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Meet 11 Pinay Social Entrepreneurs Who Will Inspire You To Make A Difference

'Wherever you are right now, you have enough power to make it happen.'
pinay social entrepreneurs

It’s hard enough keeping a job to feed yourself; imagine doing so to uplift entire communities of people! Be inspired by the stories of these Pinay social entrepreneurs who prove that, yes, it is possible to make your dreams happen—and make other people’s lives better while you’re at it.

Carmaela Braceros Alcantara

Designer, Crystal Seas

Location: Davao City

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Her mission: “Crystal Seas is a fashion accessories company that uses and promotes Mindanao artistry by incorporating traditional materials such as handwoven textiles, natural fibers, shells, and metalcraft in bags and jewelry. Our objective is to create beautiful Mindanao-made products and to provide better livelihood opportunities for underprivileged communities such as persons with disabilities, out-of-school youth, ethnic tribes, and women.” 

The story behind it: “After graduating with a degree in Clothing Technology, I was challenged to make fashionable products that showcase Mindanao’s beauty. Together with my mother, Mae Florence Braceros-Alcantara, and emboldened by her desire to help other women, we started Crystal Seas.”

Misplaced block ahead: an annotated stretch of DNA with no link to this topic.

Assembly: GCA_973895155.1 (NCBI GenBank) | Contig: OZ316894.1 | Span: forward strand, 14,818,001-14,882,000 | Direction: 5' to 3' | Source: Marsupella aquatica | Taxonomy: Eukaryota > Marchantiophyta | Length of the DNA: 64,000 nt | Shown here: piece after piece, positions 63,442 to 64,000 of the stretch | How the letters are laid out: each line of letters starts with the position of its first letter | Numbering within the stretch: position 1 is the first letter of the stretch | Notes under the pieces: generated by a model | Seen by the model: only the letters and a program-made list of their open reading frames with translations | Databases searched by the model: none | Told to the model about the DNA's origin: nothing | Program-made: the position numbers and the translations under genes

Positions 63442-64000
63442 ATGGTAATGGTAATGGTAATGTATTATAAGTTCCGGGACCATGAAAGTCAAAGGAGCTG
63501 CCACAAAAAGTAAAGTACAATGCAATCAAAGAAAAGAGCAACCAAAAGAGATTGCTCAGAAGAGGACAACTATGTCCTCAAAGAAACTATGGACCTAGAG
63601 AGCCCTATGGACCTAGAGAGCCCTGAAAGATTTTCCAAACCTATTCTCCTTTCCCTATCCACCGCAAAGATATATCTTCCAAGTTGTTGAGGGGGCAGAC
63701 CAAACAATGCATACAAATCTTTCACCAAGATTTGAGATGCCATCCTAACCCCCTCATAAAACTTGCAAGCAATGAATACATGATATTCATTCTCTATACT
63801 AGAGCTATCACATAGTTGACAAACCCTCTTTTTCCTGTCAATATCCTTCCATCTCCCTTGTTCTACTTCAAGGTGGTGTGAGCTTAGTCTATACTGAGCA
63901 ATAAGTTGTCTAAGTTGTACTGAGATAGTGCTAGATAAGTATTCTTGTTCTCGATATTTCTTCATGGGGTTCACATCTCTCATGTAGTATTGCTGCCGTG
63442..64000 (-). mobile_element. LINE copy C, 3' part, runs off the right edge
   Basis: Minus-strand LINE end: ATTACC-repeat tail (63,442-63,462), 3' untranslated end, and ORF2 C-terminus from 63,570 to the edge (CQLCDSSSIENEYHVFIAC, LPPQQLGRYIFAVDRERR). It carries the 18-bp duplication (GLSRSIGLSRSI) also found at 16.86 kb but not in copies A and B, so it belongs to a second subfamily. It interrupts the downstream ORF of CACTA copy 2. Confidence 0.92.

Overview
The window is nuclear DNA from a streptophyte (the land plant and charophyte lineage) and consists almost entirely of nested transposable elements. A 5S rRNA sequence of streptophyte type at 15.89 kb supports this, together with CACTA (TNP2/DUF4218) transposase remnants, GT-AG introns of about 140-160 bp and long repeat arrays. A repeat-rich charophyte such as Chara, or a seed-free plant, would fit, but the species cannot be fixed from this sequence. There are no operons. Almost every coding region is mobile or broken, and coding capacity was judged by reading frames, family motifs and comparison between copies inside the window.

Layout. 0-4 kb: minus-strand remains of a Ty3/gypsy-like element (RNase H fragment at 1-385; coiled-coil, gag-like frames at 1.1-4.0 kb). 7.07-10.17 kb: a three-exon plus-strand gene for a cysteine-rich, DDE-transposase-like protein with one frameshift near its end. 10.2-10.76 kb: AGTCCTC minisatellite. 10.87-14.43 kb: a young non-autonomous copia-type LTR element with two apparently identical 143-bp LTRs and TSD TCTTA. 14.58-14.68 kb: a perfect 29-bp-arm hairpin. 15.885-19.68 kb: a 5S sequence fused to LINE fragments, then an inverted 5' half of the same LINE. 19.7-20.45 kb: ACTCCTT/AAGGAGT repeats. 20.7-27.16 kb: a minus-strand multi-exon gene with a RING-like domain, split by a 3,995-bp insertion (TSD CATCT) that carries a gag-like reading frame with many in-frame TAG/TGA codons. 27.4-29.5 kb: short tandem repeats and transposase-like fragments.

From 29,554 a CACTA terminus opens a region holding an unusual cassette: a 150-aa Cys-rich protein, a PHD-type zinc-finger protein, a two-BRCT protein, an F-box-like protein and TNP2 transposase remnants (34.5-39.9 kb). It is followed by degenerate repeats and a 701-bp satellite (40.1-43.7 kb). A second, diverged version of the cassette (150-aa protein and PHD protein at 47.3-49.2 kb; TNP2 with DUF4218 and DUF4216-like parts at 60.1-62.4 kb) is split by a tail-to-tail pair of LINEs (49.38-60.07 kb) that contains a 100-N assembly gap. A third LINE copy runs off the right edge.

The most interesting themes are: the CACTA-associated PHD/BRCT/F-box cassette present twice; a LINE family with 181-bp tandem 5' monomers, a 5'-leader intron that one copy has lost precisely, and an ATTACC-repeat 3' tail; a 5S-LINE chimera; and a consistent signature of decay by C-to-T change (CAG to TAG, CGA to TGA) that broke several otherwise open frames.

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The most fulfilling thing about her work: “Having a growing family in the communities that we partner with because our relationship with them is not transactional, but transformational.”

Honors and accomplishments: “I’ve represented the Philippines in exhibits abroad, such as NY Now in New York, Maison et Objet in Paris, Fashion Access in Hong Kong, and Tokyo International Gift Show.”

Inspo for Pinays who want to make a difference: “Start now. Giving a positive contribution does not have to be on a grand scale. If all of us can share a piece of our time and talent to just one person, it can greatly contribute to our society.”

Kristine Buenavista

Social Entrepreneur, Alima Community

Location: Iloilo

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Her mission: “Alima Community is a community-based platform for sustainable products and slow lifestyle by Ilonggo rural makers and artists. Right now we have three brands: Rofil (wild vine and endemic seeds jewelry from Barotac Viejo), Kataw (beach trash and sea debris accessories from San Joaquin), and Himbon (upcycled nostalgic totes from San Joaquin). We also offer slow living and artistic camps and retreats through The Nest.”